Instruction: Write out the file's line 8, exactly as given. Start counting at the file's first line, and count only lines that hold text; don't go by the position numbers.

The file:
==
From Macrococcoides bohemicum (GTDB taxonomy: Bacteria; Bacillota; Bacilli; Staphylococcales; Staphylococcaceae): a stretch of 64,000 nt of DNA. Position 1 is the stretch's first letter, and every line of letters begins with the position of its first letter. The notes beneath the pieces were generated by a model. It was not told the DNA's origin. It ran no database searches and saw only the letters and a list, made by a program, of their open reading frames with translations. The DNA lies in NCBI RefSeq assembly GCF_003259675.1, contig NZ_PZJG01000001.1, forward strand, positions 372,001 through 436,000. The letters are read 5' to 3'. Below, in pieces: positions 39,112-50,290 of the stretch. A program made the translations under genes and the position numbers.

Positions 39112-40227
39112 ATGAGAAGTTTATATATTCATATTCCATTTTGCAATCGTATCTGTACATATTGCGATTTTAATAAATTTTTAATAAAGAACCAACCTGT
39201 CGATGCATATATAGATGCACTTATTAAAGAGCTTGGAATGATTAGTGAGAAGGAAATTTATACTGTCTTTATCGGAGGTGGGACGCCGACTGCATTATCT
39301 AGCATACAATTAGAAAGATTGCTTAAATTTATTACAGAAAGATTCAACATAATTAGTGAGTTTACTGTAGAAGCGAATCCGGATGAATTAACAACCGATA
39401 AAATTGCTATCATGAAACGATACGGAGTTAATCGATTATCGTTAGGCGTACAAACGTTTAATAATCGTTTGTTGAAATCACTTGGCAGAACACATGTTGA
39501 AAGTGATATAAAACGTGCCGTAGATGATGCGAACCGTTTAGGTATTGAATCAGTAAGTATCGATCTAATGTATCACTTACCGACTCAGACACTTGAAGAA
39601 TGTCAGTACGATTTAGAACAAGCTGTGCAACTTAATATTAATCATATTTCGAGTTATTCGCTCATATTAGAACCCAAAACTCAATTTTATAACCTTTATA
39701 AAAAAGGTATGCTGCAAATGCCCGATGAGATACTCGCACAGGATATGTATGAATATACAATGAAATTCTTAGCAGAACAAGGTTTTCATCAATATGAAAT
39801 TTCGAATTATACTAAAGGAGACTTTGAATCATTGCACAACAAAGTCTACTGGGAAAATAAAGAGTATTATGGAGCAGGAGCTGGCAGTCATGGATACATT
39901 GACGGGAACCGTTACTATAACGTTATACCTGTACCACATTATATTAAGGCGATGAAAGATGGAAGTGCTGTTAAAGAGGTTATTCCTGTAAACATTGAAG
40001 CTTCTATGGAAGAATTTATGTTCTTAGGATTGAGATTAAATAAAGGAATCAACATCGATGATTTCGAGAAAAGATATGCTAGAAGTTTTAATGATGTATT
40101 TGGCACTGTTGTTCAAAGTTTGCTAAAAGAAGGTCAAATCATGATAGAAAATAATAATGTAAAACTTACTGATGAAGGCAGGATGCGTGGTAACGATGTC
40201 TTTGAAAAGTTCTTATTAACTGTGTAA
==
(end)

39601 TGTCAGTACGATTTAGAACAAGCTGTGCAACTTAATATTAATCATATTTCGAGTTATTCGCTCATATTAGAACCCAAAACTCAATTTTATAACCTTTATA